On Dec. 3, 1984, the Indian city of Bhopal in Madhya Pradesh was smothered with a giant cloud of deadly methyl isocyanate gas after an accident at a Union Carbide pesticide plant. Thousands died in the first few days after the leak. It's estimated that as many as 25,000 have died because of exposure since the leak, and over half a million people are suffering lingering health effects.
During the night of the leak, water somehow entered a large tank of methyl isocyanate and set off a chemical reaction that quickly raised the mixture's temperature. Safety valves failed and the poisonous cloud poured out into the nearby neighborhoods. People woke up in the middle of the night with burning eyes and gasping for breath. Many died in their beds; more died in the mad rush to flee. Many questions were raised in the aftermath and it emerged during various lawsuits that Union Carbide had failed to create action plans to cope with accidents, had failed to install and maintain proper backup systems, had not kept the chemical tanks at the proper temperature and in general was lacks on safety.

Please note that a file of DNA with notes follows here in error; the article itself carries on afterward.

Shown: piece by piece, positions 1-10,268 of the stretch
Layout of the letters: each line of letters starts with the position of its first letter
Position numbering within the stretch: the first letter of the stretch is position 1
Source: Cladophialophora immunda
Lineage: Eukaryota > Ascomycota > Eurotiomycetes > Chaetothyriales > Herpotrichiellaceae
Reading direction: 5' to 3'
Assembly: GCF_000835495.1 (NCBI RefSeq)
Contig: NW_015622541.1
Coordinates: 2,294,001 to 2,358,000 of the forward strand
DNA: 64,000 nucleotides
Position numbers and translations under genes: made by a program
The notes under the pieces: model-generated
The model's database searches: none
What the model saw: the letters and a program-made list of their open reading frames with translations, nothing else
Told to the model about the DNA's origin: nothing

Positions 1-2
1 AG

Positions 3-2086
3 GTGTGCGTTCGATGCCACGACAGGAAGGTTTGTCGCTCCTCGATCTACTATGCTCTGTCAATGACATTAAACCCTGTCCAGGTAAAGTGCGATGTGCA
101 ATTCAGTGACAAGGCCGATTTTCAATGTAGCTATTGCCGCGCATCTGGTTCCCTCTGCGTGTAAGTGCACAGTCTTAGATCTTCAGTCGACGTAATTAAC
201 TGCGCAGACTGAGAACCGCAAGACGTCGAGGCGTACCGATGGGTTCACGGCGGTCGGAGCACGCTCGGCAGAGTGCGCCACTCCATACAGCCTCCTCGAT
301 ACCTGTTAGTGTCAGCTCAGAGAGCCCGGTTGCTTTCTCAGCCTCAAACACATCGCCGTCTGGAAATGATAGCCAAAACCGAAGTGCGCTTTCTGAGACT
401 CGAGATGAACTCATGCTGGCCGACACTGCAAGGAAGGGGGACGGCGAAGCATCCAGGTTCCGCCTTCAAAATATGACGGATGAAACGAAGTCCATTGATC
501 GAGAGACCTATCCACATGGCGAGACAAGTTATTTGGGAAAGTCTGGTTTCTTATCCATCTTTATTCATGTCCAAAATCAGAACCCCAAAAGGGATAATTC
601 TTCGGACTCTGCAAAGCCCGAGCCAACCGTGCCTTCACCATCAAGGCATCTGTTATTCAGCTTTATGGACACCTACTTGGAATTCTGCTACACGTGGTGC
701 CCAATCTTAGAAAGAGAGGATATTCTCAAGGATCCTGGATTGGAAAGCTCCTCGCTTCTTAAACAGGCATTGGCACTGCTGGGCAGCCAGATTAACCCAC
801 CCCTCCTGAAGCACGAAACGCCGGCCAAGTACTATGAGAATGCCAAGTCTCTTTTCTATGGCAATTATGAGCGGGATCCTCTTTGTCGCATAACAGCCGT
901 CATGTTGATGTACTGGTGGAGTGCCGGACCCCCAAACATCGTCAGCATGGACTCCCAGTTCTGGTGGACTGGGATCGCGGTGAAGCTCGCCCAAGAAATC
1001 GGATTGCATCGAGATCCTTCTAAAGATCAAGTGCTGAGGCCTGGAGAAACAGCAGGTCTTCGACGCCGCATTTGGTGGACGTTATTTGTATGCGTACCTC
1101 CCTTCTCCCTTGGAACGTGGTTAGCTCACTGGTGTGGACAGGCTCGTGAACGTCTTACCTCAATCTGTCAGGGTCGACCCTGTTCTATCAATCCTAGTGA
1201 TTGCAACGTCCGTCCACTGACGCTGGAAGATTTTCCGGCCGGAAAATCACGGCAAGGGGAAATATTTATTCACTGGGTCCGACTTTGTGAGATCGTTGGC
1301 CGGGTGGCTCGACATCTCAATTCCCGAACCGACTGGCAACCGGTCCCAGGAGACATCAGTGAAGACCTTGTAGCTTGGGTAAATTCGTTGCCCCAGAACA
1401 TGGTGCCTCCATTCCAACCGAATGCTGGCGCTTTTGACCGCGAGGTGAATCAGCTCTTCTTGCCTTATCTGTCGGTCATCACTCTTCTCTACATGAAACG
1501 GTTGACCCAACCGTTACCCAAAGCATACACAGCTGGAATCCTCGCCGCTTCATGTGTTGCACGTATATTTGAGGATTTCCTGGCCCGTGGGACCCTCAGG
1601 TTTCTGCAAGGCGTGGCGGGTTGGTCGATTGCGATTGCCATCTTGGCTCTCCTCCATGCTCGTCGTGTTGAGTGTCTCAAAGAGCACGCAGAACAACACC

Twenty-five years after the spill, the effects are still being felt by the people of Bhopal. More than 390 tons of chemicals lay abandoned at the shuttered Union Carbide plant and are being blamed for a high rate of cancer, birth defects and other health problems in the surrounding area. Indian courts issued a warrant for the arrest of former Union Carbide chief executive Warren Anderson and ordered India's government to press the U.S. government for his extradition. The disaster is now showing effects in multiple generations — the children of survivors of the chemical leak are starting to have children with severe rates of defects and abnormalities.